About this keyword list creation site and its creator
I developed this site because I wanted to give people an easy way to create and rearrange keyword lists. Keyword lists are the key, if you'll pardon the pun, to creating good title tags and descriptions in your meta tag code (if you have no idea what I am talking about, please see the FAQ page). Keyword lists are also important for blogging—at least, if you want others to find and read your blog!
However, creating keyword lists has been a pain, until now. Creating good keyword lists with your keywords and keyphrases arranged in order of importance was even more difficult. Consequently, most people didn't do what they should have done to ensure that their sites obtained the highest possible search engine rankings.
One of the features of this site that you may not have seen before is its ability to allow you to rearrange a list in your browser by dragging and dropping. That functionality has obvious applications that I will later develop, such as priority lists, goal lists, and "to do" lists. (Yes, you can do that on paper, but you cannot achieve most of the capabilities that those sites will include.)
Besides helping you generate keyword and keyphrase lists, this site will also analyze your lists. This feedback, and the information in the FAQ page, will help you create better keyword lists, page titles, and page descriptions.
About Kevin Pezzi, MD
After graduating in the top 1% of his class from Wayne State University School of Medicine, Dr. Pezzi practiced emergency medicine for 11 years. He was one of the few people in the country to be elected to Alpha Omega Alpha after the second year of medical school. He wrote several books and developed numerous web sites, the most recent of which give Internet users free ways to date online, develop better online profiles, and combat spam. Dr. Pezzi has over 850 inventions to date, and is currently developing a device that will make you wonder if you've been teleported a century into the future. You're probably jaded by other gizmos that were lavished with “it will change the world” hype before they were released, only to be met with “That's it?” yawns after they were unveiled. Just wait.
Update: While programming this site, I thought of a way to do something that "everyone knows" can't be done. Incidentally, this latest idea has nothing to do with computers or the Internet, but it does reinforce my contention that, with the right stimulation, intelligence and creativity can be improved. I was once dumb enough to make my exasperated sixth-grade teacher call me "slow" in front of the class, but less than 20 years later I had other doctors telling me they'd never met anyone smarter than me. If I made that intellectual metamorphosis from dunce to doctor, then you can, too, because you're probably brighter than I was. The problem is that 99.99% of teachers succeed only in making their students more knowledgeable, not more intelligent or creative. "Slow" kids like me usually fumble through the system and emerge from it without anyone doing anything to materially augment their brainpower. Hidebound by centuries of antiquated teaching methods, today's teachers cannot transform "slow" kids into ones who ace medical school, like I did. (See this page for more info on this topic.) Hence, it frustrates me when I hear politicians and teachers' unions suggesting that the primary way to improve education is to increase funding for it. Hogwash.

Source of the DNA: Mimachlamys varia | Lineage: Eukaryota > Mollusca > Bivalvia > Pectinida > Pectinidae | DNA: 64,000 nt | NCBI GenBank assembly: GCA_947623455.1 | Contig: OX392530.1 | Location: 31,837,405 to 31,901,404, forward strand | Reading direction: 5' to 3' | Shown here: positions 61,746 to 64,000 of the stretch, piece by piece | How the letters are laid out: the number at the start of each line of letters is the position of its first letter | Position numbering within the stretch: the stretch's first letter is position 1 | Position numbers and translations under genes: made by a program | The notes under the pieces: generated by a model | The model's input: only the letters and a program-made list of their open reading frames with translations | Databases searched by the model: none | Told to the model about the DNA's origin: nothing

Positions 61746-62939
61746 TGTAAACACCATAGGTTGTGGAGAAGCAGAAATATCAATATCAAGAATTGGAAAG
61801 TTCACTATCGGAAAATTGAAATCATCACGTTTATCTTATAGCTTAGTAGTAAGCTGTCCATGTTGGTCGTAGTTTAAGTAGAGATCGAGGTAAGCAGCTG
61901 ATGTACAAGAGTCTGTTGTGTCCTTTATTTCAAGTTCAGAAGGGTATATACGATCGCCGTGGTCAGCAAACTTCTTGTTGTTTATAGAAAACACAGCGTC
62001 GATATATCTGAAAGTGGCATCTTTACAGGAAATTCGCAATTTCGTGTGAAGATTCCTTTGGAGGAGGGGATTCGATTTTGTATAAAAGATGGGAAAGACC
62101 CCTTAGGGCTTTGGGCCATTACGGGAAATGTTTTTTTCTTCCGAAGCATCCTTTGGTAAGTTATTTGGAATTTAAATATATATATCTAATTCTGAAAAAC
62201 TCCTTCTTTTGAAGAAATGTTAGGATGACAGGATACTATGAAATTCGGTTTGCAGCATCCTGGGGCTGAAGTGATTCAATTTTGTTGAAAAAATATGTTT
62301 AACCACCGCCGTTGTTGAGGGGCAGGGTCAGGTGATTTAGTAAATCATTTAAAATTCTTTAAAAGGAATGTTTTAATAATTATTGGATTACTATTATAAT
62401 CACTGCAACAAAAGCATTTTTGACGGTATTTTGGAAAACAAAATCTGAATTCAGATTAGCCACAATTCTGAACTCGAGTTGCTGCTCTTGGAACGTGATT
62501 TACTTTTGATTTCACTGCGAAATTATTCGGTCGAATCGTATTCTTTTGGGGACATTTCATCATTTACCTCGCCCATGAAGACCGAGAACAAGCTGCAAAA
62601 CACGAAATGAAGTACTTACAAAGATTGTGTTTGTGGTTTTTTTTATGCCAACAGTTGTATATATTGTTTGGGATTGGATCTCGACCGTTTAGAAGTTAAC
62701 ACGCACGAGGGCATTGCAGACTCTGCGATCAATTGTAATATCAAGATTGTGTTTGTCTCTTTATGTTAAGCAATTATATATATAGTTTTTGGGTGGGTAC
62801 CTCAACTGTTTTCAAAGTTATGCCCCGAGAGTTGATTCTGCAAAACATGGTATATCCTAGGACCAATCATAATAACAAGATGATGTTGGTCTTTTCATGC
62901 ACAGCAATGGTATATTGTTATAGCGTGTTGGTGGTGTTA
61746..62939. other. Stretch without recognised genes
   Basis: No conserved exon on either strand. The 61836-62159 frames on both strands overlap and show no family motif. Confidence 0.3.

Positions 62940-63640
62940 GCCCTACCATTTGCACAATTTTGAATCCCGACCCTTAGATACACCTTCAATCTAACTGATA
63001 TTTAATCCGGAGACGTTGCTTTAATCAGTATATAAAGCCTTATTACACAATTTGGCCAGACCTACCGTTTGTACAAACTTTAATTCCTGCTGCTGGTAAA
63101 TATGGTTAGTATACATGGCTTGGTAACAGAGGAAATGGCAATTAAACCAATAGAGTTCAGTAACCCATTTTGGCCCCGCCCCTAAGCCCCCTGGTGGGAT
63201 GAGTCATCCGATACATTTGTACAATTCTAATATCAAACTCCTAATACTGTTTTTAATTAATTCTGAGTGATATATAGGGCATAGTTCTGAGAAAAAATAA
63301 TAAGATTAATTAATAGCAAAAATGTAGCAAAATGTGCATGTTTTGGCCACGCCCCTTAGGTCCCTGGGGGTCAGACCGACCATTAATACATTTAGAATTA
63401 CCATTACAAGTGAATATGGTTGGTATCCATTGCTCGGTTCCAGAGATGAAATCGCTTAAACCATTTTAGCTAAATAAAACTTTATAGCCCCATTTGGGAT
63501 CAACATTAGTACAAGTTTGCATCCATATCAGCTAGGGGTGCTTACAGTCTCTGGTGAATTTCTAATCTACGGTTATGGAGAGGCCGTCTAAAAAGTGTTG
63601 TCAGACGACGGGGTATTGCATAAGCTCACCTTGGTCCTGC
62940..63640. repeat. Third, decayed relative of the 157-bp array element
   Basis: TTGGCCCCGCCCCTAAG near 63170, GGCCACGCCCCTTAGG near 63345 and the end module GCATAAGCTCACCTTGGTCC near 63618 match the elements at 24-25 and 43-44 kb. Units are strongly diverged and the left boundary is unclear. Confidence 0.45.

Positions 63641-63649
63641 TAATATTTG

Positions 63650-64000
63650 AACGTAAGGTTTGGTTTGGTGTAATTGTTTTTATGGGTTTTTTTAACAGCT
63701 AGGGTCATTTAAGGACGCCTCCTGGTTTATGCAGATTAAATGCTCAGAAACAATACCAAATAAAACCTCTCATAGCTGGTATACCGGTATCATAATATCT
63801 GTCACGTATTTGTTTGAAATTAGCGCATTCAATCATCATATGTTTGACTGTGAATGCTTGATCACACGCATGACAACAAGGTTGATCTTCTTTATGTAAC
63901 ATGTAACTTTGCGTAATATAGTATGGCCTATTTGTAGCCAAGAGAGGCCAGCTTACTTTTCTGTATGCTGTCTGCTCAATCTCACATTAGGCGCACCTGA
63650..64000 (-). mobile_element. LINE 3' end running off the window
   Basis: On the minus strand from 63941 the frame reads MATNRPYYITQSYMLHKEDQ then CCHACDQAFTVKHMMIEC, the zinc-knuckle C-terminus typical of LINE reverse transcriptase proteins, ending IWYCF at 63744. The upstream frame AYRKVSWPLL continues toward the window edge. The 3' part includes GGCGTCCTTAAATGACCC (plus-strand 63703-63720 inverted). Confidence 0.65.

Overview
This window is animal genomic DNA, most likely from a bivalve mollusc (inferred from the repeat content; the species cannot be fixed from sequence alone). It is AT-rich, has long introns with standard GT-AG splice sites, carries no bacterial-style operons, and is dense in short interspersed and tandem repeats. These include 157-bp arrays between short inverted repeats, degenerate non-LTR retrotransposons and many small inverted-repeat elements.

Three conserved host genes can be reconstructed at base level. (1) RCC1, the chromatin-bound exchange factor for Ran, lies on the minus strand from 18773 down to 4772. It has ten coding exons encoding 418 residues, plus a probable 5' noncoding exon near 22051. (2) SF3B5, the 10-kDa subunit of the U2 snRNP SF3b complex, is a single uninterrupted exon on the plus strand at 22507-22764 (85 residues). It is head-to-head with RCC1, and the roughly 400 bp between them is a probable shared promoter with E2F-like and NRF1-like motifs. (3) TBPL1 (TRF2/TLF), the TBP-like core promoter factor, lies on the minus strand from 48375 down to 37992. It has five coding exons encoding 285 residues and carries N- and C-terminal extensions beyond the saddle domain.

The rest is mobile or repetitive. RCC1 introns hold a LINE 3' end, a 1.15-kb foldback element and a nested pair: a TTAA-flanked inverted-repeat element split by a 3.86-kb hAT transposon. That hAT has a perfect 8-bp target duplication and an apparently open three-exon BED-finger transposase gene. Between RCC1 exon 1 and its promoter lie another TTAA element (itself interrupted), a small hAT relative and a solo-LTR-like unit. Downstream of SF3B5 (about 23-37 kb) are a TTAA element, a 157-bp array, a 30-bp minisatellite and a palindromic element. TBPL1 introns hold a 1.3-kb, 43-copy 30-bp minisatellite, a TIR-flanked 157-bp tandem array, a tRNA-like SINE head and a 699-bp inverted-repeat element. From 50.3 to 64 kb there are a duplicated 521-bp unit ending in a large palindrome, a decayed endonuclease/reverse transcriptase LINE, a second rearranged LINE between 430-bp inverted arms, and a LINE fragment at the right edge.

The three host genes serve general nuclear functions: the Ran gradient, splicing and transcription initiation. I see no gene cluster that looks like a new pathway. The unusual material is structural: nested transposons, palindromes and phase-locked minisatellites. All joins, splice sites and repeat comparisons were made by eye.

Dr. Pezzi developed a new technique of fractional multiplication, in spite of his lifelong aversion to math. He beat Bill Gates on a test of mathematical ability and logic. Dr. Pezzi is also the innovator of several medical procedures. His brother has called him "the absent-minded Professor," a characterization that is not without merit. For example, while a college student at Michigan State University, he once went into the wrong room to take a final exam. Even though he was not enrolled in the class, he scored 147 out of 150, easily the highest score achieved by any of the hundreds of students taking the test. As a sophomore in college, he decided that his future was in the CIA, not medicine, so he skipped most of organic chemistry. Three days before the final, he changed his mind, crammed, and received a 4.0 for the course. In spite of seriously misjudging the optimal strategy for taking the Medical College Admission Test (MCAT), he scored astronomically. A government official once claimed that Dr. Pezzi achieved the highest score ever attained on an IQ test administered nationwide, although Pezzi dismisses this as disingenuous pandering.
Dr. Pezzi has been interviewed numerous times on television and radio, and also in various newspapers, web sites, and magazines, including Men's Health, AARP The Magazine (the world's largest circulation magazine), AMNews (a publication of the American Medical Association), Entertainment Weekly, Good Housekeeping, Cosmopolitan, Cooking Light, Pool & Spa News (I kid you not! :-), and others.
He enjoys snowmobiling, riding his Sea-Doo, inventing, thinking, programming computers, shopping, baking, dating, bicycling, exercising, watching movies, traveling, working in his shop, moving dirt with his tractor, shooting, being outdoors, reading, and of course writing.
Some of my inventions (not the best ones, for obvious reasons!)
Some of my sheds (yes, really!)